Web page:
Why Am I Fond of Jeb Bush

Here is a good reason–he is really smart and we need a really smart person to lead the right and lead the country:

As governor of Florida, Jeb Bush flew in Ivy League social scientists for daylong seminars with his staff and carved out time for immersive brainstorming sessions he called “think weeks.”

A voracious reader, he maintains a queue of 25 volumes on his Kindle (George Gilder’s “Knowledge and Power” among them, he said) and routinely sends fan mail to his favorite authors.

A self-described nerd, he is known to travel with policy journals and send all-hours inquiries to think tanks. (A sample Bush question: What are the top five ways to achieve 4 percent economic growth?)

[. . .]

“He’s not interested in proving some sort of conservative point that less government is better, though he might believe that,” said Philip K. Howard, the author of influential books about law and government, who has spoken frequently with Mr. Bush. “In all of my dealings with him, he’s interested in how you make government deliver effectively. What are the incentives? How do you hold people accountable?” He added: “These are the discussions, frankly, that you want government leaders to have.”

Friends and former aides have variously described him as a “policy wonk,” an “ideas junkie” and, as Arthur C. Brooks, the president of the American Enterprise Institute, called him, “a top-drawer intellect.”

[. . .]

[Bush] created a speakers series, inviting Colin L. Powell, the former secretary of state, and Virginia Postrel, a prominent cultural writer, to the Statehouse to speak to his cabinet. And he participated in an informal staff book club that churned through works of literary fiction, like Zora Neale Hurston’s “Their Eyes Were Watching God,” and sociological tracts, including Robert Putnam’s “Bowling Alone.”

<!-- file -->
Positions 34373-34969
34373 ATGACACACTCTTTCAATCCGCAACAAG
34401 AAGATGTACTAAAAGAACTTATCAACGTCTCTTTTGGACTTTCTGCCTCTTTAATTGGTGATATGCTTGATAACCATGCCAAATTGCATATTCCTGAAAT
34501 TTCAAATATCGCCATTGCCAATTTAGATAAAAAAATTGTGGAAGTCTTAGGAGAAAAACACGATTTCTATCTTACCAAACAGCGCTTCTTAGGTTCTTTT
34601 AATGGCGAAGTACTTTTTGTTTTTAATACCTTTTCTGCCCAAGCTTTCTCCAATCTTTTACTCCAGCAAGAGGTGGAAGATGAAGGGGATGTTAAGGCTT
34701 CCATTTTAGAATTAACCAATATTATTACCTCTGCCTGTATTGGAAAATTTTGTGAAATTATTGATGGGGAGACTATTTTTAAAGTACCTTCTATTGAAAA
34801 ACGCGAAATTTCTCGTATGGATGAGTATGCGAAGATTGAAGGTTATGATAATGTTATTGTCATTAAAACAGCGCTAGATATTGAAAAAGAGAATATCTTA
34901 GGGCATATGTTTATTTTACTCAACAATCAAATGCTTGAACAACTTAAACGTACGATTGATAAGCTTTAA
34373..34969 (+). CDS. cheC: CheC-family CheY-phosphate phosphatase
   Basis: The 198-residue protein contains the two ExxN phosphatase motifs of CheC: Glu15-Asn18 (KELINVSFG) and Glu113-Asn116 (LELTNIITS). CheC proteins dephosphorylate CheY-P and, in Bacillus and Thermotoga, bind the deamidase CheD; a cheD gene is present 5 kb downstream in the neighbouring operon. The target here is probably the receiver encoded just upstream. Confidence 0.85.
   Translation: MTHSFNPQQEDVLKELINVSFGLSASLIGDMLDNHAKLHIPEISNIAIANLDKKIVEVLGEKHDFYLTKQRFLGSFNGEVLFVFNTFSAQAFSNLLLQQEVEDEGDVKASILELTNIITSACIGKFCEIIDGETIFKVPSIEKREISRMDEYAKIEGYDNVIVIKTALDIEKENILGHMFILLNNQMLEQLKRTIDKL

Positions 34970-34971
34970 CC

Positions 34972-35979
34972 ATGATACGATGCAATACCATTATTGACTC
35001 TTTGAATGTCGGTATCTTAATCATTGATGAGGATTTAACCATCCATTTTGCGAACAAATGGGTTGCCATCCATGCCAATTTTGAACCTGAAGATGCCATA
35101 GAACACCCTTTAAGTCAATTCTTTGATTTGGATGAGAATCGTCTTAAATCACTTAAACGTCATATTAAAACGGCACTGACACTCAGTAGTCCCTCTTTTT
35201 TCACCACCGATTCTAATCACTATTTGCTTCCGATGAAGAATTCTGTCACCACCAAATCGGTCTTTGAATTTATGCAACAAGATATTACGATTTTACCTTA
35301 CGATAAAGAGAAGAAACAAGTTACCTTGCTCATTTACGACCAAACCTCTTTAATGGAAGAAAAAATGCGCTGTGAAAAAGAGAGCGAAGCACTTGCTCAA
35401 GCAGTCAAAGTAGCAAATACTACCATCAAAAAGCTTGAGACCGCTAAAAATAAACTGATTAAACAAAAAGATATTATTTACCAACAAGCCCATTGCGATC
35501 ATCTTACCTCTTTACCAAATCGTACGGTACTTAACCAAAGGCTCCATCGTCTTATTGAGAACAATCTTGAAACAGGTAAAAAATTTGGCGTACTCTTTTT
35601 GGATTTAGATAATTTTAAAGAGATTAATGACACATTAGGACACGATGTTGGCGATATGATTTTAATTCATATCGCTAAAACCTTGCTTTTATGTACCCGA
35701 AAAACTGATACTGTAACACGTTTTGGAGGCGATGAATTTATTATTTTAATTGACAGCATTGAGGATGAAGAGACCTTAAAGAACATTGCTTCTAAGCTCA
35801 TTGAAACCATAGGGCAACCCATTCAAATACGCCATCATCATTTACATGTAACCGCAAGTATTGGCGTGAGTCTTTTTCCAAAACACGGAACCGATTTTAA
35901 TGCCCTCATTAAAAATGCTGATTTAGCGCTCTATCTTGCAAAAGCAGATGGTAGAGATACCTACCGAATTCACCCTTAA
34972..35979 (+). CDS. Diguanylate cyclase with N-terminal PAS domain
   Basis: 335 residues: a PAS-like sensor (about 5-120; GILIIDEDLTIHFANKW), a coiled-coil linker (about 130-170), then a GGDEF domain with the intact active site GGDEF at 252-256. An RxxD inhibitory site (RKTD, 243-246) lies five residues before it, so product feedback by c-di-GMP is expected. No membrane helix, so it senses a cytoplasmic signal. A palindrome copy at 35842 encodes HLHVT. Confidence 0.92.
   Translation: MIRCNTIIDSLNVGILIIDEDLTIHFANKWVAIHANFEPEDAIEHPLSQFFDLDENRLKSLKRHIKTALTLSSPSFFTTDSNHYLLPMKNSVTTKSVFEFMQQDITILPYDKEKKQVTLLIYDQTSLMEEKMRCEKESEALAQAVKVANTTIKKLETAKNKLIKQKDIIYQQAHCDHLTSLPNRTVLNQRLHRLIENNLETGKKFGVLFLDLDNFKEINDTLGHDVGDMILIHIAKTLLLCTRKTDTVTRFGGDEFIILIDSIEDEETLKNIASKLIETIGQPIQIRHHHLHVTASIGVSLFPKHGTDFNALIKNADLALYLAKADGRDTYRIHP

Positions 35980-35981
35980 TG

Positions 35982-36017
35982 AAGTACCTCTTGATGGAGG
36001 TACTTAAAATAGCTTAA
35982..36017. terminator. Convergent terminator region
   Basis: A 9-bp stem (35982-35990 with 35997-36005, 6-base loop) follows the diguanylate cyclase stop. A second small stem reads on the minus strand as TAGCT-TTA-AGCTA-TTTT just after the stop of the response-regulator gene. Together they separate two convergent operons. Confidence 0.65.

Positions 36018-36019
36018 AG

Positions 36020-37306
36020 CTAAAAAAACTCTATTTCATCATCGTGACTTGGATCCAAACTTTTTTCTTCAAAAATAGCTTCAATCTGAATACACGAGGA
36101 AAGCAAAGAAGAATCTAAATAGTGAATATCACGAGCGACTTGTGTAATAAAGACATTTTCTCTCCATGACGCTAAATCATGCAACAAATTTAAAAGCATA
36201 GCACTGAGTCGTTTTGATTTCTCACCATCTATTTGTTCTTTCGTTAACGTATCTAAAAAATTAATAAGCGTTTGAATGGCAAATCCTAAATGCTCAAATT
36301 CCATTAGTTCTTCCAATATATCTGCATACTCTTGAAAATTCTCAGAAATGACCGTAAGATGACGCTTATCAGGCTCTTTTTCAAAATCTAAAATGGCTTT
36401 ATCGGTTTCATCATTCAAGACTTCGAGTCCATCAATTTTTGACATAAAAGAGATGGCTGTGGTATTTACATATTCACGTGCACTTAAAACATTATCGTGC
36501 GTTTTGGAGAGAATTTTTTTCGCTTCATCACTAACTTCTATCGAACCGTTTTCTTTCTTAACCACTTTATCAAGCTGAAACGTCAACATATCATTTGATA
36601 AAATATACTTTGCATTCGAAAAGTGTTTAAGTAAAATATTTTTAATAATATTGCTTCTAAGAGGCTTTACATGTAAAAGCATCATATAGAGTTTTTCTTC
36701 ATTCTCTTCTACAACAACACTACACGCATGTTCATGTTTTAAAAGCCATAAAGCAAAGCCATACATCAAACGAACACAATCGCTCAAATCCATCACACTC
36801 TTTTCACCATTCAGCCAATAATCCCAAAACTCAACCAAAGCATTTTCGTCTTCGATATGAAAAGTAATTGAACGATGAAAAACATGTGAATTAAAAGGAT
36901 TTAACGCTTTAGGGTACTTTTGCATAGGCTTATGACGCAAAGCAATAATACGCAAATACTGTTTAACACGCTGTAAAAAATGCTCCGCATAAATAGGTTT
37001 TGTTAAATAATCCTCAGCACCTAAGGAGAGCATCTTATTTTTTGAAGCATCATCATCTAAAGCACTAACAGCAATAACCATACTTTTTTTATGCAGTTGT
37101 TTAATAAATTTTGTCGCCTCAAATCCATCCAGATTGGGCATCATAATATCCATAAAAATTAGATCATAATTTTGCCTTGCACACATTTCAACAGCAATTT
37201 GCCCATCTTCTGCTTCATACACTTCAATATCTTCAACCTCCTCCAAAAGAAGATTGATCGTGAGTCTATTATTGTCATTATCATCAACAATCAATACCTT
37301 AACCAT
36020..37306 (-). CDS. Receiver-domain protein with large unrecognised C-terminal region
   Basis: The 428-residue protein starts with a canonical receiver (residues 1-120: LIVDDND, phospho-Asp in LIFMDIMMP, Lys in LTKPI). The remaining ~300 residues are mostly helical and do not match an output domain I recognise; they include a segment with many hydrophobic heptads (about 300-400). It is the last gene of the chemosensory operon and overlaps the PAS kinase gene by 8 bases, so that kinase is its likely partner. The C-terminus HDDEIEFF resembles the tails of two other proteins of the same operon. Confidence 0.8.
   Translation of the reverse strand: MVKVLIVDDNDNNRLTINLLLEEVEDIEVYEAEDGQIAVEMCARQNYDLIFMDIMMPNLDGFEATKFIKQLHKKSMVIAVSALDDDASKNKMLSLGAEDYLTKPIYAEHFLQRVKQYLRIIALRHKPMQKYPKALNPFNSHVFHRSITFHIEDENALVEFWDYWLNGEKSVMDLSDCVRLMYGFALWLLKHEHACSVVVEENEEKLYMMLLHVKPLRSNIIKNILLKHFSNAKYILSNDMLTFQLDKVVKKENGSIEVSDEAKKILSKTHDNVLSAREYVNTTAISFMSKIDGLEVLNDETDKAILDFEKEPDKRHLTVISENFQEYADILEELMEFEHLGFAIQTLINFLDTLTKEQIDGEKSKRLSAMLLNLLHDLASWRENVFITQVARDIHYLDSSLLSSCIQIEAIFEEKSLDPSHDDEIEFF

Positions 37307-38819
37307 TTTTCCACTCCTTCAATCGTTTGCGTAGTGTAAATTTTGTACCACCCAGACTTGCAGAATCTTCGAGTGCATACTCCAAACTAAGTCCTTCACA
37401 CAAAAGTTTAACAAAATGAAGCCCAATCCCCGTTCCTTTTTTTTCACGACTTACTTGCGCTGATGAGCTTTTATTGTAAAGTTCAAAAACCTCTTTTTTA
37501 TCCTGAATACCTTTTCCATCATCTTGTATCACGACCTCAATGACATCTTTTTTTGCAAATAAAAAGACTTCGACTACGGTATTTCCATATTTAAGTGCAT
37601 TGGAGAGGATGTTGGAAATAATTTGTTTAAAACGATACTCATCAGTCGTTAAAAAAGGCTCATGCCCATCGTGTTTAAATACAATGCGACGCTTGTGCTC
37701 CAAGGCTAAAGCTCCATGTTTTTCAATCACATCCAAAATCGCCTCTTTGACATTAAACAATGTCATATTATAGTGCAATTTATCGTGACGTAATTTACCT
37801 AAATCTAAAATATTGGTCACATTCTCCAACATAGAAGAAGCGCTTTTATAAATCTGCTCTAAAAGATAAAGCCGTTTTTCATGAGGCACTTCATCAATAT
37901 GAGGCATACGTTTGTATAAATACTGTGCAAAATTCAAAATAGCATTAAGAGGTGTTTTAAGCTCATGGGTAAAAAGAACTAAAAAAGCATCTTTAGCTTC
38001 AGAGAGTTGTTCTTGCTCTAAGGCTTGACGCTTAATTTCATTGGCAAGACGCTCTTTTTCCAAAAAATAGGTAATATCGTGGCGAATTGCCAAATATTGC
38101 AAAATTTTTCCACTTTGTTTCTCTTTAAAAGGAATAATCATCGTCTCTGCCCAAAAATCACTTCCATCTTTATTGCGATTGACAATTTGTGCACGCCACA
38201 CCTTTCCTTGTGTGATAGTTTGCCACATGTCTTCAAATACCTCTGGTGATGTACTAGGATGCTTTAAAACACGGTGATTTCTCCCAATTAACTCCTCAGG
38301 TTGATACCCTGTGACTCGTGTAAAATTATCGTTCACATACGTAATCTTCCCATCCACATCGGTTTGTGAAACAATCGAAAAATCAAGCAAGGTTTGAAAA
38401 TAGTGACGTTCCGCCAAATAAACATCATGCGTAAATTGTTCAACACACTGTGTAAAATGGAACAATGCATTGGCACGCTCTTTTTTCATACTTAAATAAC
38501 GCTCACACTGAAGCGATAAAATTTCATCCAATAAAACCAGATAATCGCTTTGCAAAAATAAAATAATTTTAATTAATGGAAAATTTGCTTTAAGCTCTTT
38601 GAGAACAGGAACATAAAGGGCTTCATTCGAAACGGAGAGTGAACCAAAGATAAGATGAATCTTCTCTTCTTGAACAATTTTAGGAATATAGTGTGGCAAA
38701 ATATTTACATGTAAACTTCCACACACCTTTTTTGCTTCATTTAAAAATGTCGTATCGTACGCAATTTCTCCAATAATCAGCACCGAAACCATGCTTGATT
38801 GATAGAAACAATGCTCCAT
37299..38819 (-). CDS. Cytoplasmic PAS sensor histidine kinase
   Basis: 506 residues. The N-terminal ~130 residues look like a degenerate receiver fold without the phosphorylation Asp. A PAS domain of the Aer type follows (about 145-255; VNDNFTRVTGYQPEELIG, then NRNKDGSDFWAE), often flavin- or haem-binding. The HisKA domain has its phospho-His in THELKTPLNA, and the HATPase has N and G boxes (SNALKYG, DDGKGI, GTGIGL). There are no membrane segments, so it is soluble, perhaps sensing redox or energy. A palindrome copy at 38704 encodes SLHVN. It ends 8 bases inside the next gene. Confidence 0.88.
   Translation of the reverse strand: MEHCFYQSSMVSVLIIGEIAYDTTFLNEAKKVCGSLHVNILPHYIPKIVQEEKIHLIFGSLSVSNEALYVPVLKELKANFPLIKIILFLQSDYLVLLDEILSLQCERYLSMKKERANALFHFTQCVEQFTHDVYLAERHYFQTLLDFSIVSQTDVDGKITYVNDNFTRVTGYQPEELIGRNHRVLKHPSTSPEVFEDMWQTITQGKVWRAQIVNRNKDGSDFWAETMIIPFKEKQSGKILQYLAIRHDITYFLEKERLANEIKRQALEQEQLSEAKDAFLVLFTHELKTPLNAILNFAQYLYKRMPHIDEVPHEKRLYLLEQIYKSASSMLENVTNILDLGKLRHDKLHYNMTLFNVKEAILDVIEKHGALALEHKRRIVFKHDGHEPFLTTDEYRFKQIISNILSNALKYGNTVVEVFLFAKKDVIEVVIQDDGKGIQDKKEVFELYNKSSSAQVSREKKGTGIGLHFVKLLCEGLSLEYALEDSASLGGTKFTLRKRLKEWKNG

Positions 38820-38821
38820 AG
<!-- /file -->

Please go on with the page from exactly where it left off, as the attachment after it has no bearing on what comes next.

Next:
The approach, aides said, suffused his government, which became a hothouse for ambitious, mostly conservative policy programs. They included assigning A through F grades to public schools, offering performance bonuses to government workers, privatizing many public services and, through billions of dollars in land purchases, locking in the conservation of the Everglades.

[. . .]

. . . there is little dispute over Mr. Bush’s firm command of government’s smallest details. He surprised aides by reading voluminous bills in their entirety and embarrassed ill-prepared advisers with his mastery of their projects.

Allison DeFoor, a top environmental adviser to Mr. Bush, recalled having to abruptly cut short his first briefing with the new governor, about the Everglades, amid a battery of questions that he was unable to answer. Aides called the ignominious session “Black Monday.”

“I have never been brought up that short in 40 years in government,” Mr. DeFoor said.

Just as daunting: keeping pace with Mr. Bush’s crowded and sober-minded reading list. “I read more than one book at a time these days,” he said in an email. “I think it is because it’s easy to download books on Kindle.”

Colleagues try their best. After she was repeatedly asked by Mr. Bush what she was reading, Toni Jennings, one of his lieutenant governors, scaled back her consumption of page-turning thrillers by James Patterson and Harlan Coben.

Instead, she reluctantly switched over to her boss’s brand of dense nonfiction.

“Sometimes,” she conceded, “it would take me a month to get through those books.”